Plantain and chicory are interesting forage species since they present good nutritional quality and are more resistant to drought than many temperate grasses. The fatty acid (FA) profile in milk and meat is related to a growing concern for the consumption of healthy foods, that is, with a lower content of saturated FA, higher polyunsaturated FA (PUFA) and a favourable n-6 : n-3 FAs ratio. Our objective was to evaluate the FA content in ewe’s milk and lamb’s meat fed a plantain–chicory mixture (PCH) or a grass-based permanent sward (GBS) dominated by perennial ryegrass. Eighteen Austral ewes in mid-lactation were allocated to PCH and GBS treatments. Milk samples were obtained during September (spring). Thirty weaned lambs were finished on both treatments from November to December (7 weeks), slaughtered and their meat sampled. Fat from milk and meat samples was extracted and stored until analysed by gas chromatography. Milk fat from GBS was higher than from PCH (P < 0.05) in C18:0 (11 385 v. 5874 mg/100 g FA), 9c-18:1 (15 750 v. 8565 mg/100 g FA), 11 t-18:1 (4576 v. 2703 mg/100 g FA) and 9c,11 t-18:2 (1405 v. 921 mg/100 g FA) and lower in 18:2n-6 (827 v. 1529 mg/100 g FA) and 18:3n-3 (943 v. 1318 mg/100 g FA) FA. Total mono-unsaturated FA was higher in GBS than PCH (P < 0.05). Meat fat from PCH swards presented a higher (P < 0.05) content than GBS for 18:2n-6 (46.8 v. 28.2 mg/100 g FA), linolenic (24.6 v. 14.2 mg/100 g FA), polyunsaturated FA (119.7 v. 73.4 mg/100 g FA), n-6 (65.9 v. 40.8 mg/100 g FA) and n-3 (53.8 v. 32.5 mg/100 g FA), respectively. No effect of treatment (P > 0.05) was detected for 9c-18:1 (283.9 v. 205.8 mg/100 g FA), 11 t-18:1 (26.2 v. 19.3 mg/100 g FA) and 9c,11 t-18:2 (10.1 v. 7.6 mg/100 g FA), for PCH and GBS. These results suggest that grazing a PCH mixture results in a higher concentration of PUFA in ewes’ milk and in lambs’ fat, as compared to a GBS sward.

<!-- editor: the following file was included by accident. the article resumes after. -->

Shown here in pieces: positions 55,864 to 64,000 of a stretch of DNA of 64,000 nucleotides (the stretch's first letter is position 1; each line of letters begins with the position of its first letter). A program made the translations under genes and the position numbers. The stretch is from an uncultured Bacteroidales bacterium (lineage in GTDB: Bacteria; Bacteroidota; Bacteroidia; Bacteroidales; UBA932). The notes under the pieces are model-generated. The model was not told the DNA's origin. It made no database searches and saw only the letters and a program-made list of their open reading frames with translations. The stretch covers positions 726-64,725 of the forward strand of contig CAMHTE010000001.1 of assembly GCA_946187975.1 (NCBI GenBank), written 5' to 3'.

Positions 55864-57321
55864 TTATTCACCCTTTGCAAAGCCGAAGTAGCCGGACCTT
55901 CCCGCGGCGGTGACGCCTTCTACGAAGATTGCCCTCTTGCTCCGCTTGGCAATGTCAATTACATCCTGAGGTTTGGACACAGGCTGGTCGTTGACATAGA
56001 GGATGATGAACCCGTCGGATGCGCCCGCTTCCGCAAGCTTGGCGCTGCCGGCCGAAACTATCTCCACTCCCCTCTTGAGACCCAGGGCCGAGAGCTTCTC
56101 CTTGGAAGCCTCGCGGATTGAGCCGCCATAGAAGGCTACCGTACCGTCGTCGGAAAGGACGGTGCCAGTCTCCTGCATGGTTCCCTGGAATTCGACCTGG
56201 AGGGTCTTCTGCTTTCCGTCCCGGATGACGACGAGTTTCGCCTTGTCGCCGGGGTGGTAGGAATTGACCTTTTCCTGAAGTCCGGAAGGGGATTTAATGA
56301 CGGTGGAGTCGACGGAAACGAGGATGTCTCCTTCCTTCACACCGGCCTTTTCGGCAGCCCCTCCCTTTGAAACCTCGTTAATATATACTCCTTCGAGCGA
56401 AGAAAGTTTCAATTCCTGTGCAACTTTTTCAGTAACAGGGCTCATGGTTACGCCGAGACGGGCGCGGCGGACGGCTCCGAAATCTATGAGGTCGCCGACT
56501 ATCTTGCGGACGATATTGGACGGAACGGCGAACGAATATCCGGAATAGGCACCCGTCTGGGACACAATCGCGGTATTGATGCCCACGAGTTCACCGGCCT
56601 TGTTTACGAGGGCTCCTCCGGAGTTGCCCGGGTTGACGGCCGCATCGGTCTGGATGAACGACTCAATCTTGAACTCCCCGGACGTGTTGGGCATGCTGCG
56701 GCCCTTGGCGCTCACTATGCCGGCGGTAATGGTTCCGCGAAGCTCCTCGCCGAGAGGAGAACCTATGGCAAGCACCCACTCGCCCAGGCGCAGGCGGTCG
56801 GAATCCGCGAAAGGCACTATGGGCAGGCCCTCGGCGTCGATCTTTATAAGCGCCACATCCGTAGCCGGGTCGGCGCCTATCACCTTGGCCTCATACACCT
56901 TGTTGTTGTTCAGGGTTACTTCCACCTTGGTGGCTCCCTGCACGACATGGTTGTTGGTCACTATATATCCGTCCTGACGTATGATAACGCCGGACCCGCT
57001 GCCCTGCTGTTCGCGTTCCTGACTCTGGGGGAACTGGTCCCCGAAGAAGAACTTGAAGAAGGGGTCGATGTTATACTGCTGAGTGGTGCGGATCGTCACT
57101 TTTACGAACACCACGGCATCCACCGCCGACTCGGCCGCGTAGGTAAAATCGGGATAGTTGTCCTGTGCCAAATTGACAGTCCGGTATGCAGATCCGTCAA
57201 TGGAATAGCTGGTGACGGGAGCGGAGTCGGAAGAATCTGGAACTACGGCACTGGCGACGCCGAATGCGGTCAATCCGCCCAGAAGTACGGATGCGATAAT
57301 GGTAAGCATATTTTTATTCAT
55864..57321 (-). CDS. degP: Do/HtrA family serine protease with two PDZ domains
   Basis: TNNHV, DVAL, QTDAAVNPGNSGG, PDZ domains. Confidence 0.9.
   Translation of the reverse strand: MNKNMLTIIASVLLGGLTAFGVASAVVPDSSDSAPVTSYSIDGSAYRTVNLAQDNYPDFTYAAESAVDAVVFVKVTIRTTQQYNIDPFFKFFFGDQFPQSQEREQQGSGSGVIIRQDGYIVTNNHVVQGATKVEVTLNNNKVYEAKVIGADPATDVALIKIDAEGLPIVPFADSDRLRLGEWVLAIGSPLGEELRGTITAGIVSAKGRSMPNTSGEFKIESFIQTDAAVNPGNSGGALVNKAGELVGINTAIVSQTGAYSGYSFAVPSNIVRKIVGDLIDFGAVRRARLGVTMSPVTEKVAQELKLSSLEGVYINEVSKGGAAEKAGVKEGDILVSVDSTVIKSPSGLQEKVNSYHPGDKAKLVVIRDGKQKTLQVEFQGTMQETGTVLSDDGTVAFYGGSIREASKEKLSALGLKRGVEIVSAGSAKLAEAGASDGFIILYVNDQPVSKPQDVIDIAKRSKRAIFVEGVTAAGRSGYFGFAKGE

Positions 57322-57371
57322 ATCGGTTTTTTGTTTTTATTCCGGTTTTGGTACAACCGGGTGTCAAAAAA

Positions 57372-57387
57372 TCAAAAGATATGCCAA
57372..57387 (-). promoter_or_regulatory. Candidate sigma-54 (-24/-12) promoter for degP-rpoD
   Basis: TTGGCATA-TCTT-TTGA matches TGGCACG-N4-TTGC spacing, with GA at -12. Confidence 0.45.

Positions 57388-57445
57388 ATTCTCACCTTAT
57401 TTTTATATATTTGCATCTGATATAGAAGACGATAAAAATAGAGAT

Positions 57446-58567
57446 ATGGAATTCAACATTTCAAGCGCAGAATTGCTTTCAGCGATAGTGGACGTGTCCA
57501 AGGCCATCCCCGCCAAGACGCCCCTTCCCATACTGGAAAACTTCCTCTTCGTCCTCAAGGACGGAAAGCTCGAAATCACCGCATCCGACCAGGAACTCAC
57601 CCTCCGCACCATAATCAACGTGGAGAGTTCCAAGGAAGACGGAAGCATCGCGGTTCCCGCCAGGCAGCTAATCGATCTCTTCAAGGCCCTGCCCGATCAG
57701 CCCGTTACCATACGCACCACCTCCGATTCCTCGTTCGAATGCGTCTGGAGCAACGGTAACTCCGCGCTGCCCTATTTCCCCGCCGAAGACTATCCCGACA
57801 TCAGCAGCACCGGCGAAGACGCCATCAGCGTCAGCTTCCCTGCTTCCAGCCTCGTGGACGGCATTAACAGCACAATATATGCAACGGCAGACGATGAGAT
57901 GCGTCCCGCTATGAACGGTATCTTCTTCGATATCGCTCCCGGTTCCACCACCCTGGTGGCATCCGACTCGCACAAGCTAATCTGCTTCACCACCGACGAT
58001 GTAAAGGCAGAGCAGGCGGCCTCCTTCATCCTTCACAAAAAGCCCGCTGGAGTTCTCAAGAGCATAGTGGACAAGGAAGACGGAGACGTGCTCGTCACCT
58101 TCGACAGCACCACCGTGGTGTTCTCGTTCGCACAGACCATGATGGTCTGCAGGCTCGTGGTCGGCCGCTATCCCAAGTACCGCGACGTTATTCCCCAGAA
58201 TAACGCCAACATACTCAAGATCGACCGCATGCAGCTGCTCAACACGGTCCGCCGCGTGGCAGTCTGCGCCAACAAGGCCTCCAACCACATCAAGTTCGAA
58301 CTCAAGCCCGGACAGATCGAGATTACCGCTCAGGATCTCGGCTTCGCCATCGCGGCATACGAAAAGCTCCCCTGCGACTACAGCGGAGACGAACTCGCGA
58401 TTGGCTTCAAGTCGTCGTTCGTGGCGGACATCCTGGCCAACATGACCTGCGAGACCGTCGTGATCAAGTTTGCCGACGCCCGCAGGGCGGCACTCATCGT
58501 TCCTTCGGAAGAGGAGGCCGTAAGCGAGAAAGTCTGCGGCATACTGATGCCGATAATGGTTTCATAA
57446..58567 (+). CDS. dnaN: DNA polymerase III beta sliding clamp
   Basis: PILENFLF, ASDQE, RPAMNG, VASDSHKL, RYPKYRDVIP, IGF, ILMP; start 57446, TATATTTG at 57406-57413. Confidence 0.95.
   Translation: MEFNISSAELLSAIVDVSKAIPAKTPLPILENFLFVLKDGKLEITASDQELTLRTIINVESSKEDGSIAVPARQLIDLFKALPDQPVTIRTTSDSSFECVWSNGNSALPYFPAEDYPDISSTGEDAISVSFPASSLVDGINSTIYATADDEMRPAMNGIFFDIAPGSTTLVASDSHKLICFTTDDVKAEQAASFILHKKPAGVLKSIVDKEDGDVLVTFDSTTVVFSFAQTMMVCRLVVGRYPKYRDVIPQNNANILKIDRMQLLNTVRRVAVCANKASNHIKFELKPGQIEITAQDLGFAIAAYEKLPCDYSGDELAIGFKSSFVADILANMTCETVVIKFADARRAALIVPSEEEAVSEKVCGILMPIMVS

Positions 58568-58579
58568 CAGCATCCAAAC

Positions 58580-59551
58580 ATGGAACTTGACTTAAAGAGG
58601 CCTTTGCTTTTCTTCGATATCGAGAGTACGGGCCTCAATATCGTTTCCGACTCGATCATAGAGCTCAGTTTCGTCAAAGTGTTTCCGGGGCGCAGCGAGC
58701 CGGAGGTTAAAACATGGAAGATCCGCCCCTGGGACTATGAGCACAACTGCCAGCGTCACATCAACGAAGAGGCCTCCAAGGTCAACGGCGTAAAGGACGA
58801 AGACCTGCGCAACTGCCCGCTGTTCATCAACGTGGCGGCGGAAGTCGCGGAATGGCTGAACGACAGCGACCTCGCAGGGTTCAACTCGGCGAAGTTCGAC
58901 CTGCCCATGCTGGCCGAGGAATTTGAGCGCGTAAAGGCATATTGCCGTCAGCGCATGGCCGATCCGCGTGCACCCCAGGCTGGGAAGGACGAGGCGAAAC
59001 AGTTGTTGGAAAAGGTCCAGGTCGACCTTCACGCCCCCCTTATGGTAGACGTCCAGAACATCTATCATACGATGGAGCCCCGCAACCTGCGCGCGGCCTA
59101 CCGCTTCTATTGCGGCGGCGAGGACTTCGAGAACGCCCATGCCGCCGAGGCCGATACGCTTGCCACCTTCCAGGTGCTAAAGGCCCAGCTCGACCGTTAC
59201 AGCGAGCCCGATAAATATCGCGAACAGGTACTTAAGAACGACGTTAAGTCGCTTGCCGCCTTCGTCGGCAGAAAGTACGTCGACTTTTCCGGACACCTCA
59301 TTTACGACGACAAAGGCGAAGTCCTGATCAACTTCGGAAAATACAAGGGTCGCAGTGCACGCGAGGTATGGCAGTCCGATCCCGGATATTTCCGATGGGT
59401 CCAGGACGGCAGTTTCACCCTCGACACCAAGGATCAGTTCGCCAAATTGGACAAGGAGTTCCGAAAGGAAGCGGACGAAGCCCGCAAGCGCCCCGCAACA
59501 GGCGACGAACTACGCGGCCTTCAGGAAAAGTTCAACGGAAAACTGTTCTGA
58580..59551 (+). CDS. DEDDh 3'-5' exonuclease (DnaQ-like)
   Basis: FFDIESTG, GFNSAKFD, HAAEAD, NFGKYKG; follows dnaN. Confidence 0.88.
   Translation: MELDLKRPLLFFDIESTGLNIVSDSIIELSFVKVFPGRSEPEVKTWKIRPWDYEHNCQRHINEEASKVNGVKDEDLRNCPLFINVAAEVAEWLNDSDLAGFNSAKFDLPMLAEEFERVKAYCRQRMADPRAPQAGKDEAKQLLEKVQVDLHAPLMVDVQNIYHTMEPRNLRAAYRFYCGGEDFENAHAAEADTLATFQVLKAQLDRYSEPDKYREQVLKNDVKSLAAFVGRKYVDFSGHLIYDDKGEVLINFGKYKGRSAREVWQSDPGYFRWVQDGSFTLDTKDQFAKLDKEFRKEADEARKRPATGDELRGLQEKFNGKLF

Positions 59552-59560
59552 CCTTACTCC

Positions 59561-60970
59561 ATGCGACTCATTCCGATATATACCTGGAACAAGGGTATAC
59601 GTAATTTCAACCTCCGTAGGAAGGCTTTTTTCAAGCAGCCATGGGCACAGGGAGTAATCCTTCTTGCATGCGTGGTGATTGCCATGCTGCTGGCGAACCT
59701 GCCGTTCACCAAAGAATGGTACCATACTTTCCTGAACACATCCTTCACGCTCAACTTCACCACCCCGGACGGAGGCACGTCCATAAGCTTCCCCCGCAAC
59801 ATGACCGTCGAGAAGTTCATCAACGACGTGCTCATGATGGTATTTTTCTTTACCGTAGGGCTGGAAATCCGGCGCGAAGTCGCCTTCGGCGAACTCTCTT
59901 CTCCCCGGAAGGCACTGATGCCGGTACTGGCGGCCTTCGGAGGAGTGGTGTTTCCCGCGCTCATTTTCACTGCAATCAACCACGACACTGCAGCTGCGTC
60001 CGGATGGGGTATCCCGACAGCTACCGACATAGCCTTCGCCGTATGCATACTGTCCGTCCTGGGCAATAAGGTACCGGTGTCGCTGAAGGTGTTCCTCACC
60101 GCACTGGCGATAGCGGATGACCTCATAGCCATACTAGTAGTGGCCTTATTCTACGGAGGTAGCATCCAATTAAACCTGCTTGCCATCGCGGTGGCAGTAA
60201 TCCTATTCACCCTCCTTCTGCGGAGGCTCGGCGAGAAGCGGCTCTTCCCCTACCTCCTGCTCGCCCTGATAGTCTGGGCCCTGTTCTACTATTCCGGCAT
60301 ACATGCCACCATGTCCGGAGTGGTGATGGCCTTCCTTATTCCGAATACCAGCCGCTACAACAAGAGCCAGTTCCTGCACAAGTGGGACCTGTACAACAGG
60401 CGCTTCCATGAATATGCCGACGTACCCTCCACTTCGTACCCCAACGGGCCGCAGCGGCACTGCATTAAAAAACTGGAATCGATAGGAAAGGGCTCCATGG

Social cognition has been associated with functional outcome in patients with first episode psychosis (FEP). Social cognition has also been associated with neurocognition and cognitive reserve. Although cognitive reserve, neurocognitive functioning, social cognition, and functional outcome are related, the direction of their associations is not clear. Therefore, the main aim of this study was to analyze the influence of social cognition as a mediator between cognitive reserve and cognitive domains on functioning in FEP both at baseline and at 2 years.
The sample of the study was composed of 282 FEP patients followed up for 2 years. To analyze whether social cognition mediates the influence of cognitive reserve and cognitive domains on functioning, a path analysis was performed. The statistical significance of any mediation effects was evaluated by bootstrap analysis.